258206 Community Child Health Network (CCHN)'s 5-site study of preconception health of parents and fetal programming

Wednesday, October 31, 2012 : 10:30 AM - 10:47 AM

Sharon Landesman Ramey, PhD , Virginia Tech Carilion Research Institute, Virginia Tech, Roanoke, VA
Robin Gaines Lanzi, PhD, MPH , Department of Health Behavior, University of Alabama at Birmingham, Birmingham, AL
Peter Schafer , Consultant, Baltimore City Healthy Start, Brooklyn, NY
Julie De Clerque, DrPH, MPH , Sheps Center for Health Services Research, UNC, Chapel Hill, NC
Robin Gaines Lanzi , Community Child Health Network, Penn State College of Medicine, Hershey, PA
This paper provides an overview of the NIH Community Child Health Network (CCHN) a 5-site multidisciplinary network that includes community and academic partners, operates with explicit principles of community-based participatory research, and is conducting a first ever prospective study of preconception health of both mothers and fathers. We will present the CCHN conceptual framework for reducing health disparities associated with reproduction and child development, along with findings from >2400 families during the early post-partum period. Innovative features of the CCHN study include: (1) collecting self-reports from mothers and fathers about resources, relationship, stress levels, experiences of racism/discrimination, and social support; (2) measuring maternal allostatic load to assess biological stress indicators before, during, and after pregnancy; and (3) gathering data about neighborhood, community, and societal resources/risks hypothesized to influence pregnancy and child outcomes. The majority of study parents are low-income and not married, although often are living together just after the birth of their baby. Mothers report higher rates of depressive symptoms, lower financial resources, and different types of social supports than do fathers. Among low-income families, including those with a prior premature and/or low birth weight infant, there is considerable diversity in terms of their early post-partum experiences and their health risks for a subsequent pregnancy. These early descriptive findings will be considered in terms of how they could inform the design of novel, promising, and community-endorsed interventions to improve outcomes for a subsequent pregnancy, as well as promote healthy fetal programming and subsequent positive postnatal supports for children.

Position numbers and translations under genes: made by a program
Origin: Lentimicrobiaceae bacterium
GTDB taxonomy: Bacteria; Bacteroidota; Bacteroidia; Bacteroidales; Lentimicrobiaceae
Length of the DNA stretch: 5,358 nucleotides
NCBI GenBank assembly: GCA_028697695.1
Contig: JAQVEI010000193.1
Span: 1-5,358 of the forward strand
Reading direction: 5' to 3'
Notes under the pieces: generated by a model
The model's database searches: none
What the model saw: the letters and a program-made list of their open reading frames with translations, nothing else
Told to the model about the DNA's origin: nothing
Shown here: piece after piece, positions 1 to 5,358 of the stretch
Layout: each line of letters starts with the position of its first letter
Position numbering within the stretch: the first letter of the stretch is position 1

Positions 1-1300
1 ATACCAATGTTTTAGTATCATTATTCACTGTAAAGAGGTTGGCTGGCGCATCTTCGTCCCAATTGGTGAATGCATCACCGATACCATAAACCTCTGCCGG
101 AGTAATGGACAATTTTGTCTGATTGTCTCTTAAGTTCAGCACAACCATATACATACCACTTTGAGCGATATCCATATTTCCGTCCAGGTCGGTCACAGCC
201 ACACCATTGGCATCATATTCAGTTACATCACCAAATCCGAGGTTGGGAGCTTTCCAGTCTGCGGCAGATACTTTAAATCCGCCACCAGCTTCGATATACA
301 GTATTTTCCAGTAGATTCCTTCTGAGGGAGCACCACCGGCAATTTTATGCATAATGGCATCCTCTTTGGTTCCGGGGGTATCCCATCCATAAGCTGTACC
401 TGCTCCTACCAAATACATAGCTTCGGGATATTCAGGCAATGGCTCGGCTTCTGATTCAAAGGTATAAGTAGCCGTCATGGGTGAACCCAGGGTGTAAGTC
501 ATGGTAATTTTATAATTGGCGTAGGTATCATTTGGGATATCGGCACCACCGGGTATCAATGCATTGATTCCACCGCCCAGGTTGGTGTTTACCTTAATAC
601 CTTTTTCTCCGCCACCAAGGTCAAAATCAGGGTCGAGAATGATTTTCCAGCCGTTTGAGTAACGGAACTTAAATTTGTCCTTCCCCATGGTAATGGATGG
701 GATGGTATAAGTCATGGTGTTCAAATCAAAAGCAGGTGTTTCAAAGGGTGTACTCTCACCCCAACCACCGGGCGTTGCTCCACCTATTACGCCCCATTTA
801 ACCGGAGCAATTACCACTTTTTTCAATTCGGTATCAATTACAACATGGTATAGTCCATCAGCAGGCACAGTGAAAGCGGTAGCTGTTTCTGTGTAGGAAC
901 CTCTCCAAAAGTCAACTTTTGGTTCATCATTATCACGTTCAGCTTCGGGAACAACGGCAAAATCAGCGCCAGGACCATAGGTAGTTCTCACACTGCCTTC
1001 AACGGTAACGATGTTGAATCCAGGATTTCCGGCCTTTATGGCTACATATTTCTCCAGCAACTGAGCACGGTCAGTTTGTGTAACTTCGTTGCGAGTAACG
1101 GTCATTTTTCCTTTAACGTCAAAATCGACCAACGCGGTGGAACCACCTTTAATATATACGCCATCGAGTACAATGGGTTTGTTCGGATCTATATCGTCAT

Learning Areas:
Conduct evaluation related to programs, research, and other areas of practice
Implementation of health education strategies, interventions and programs
Public health or related nursing
Public health or related research
Social and behavioral sciences
Systems thinking models (conceptual and theoretical models), applications related to public health

Learning Objectives:
Analyze early descriptive findings from the Community Child Health Network in terms of how they could inform the design of novel, promising, and community-endorsed interventions to improve the outcomes for a subsequent pregnancy, as well as promote healthy fetal programming and subsequent positive postnatal supports for children.

Keywords: Maternal and Child Health, Pregnancy Outcomes

Presenting author's disclosure statement:

Qualified on the content I am responsible for because: I am qualified to be an abstract Author because I am the Academic PI on the CCHN DC site parent grant and have been since its inception. I have nearly forty years of experience developing, implementing, and analyzing research programs designed to improve the lives of mothers and fathers, young children, and families.
Any relevant financial relationships? No

I agree to comply with the American Public Health Association Conflict of Interest and Commercial Support Guidelines, and to disclose to the participants any off-label or experimental uses of a commercial product or service discussed in my presentation.